I am sorry I cannot answer this impatient gentleman, but by another question.
DEAR CORRESPONDENT, • Would you marry to please other people, or yourself?'
N° 255. SATURDAY, DECEMBER 22, 1711.
Laudis amore tumes? sunt certa piacula, quæ te
HOR. Ep. 1, 1. 1. ver. 36.
Know there are rhymes, which (fresh and fresh apply'd) Will cure the arrant'st puppy of his pride.
The soul, considered abstractedly from its passions, is of a remiss and sedentary nature, slow in its resolves, and languishing in its executions. The use therefore of the passions is to stir it up, and to put it upon action, to awaken the understanding, to enforce the will, and to make the whole man more vigorous and attentive in the prosecution of his designs. As this is the end of the passions in general, so it is particularly of ambition, which pushes the soul to such actions as are apt to procure honour and reputation to the actor. But if we carry our reflections higher, we may discover farther ends of Providence in implanting this passion in mankind.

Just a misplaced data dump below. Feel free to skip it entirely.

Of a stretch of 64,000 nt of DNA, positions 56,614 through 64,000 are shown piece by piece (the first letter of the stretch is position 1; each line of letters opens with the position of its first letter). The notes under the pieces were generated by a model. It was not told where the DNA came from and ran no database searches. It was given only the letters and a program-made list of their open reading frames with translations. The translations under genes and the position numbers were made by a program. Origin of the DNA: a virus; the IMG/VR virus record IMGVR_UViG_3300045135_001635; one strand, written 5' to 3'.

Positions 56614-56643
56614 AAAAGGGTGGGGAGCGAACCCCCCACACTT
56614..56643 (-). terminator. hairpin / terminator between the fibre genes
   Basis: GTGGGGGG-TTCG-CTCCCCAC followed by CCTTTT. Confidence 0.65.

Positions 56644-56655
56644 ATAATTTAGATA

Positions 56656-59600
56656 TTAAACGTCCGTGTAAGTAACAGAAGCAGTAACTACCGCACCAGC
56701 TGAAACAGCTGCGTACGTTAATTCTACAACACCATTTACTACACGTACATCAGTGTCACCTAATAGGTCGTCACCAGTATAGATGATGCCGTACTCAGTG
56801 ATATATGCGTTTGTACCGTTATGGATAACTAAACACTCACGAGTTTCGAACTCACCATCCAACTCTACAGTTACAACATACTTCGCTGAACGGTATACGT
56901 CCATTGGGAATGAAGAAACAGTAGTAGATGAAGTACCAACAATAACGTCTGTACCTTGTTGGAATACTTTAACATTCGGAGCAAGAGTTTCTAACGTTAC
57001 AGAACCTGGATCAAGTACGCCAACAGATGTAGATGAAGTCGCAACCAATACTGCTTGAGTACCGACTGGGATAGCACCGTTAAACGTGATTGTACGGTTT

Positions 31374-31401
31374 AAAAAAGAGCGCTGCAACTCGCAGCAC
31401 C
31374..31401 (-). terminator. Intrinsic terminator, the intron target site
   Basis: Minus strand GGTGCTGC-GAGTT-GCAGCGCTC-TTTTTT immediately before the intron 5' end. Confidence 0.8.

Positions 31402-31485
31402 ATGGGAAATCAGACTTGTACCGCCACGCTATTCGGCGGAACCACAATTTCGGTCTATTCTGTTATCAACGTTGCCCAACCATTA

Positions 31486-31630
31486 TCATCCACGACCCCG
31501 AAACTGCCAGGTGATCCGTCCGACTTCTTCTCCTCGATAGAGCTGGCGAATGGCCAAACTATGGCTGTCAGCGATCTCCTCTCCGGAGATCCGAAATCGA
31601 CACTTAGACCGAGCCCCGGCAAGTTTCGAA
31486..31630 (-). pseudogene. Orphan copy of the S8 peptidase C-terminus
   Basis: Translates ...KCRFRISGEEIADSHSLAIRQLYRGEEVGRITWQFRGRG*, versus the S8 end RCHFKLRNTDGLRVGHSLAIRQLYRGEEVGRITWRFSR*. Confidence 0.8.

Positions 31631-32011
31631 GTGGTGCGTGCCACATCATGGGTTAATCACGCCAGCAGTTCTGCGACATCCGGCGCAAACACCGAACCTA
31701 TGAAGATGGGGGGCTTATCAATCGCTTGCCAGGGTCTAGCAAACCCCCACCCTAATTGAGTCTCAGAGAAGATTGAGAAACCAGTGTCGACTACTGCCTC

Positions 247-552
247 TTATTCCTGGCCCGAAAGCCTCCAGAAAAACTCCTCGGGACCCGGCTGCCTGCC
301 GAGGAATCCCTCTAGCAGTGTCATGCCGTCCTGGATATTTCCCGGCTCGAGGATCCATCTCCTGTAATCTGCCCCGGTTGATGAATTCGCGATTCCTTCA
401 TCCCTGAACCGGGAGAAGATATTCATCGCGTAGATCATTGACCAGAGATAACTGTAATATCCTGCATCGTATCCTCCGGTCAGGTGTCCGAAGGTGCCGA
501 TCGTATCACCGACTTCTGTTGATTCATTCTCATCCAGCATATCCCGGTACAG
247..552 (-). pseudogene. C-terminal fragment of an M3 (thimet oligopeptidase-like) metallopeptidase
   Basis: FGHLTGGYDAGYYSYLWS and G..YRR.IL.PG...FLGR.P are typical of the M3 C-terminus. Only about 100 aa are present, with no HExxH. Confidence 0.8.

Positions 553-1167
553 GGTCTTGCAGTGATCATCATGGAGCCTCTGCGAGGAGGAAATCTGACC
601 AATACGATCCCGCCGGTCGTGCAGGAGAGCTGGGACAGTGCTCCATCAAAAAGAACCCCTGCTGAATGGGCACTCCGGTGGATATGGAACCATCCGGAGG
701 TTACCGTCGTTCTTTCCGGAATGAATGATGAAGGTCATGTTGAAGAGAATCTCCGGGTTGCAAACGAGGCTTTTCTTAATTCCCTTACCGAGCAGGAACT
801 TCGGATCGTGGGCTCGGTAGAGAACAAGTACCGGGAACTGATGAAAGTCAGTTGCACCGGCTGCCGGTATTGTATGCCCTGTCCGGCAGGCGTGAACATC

It was necessary for the world, that arts should be invented and improved, books written and transmitted to posterity, nations conquered and civilized. Now since the proper and genuine motives to these, and the like great actions, would only influence virtuous minds; there would be but small improvements in the world, were there not some common principle of action working equally with all men. And such a principle is ambition, or a desire of fame, by which
great endowments are not suffered to lie idle and usea less to the public, and many vicious inen are overreached as it were, and engaged contrary to their natural inclinations, in a glorious and laudable course of action. For we may farther observe, that men of the greatest abilities are most fired with ambition ; and that, on the contrary, mean and narrow minds are the least actuated by it: whether it be that a man's sense of his own incapacities makes him despair of coming at fame, or that he has not enough range of thought to look out for any good which does not more immediately relate to his interest or convenience; or that Providence, in the very frame of his soul, would not subject him to such a passion as would be useless to the world, and a torment to himself.
Were not this desire of fame very strong, the difficulty of obtaining it, and the danger of losing it when obtained, would be sufficient to deter a man from so vain a pursuit.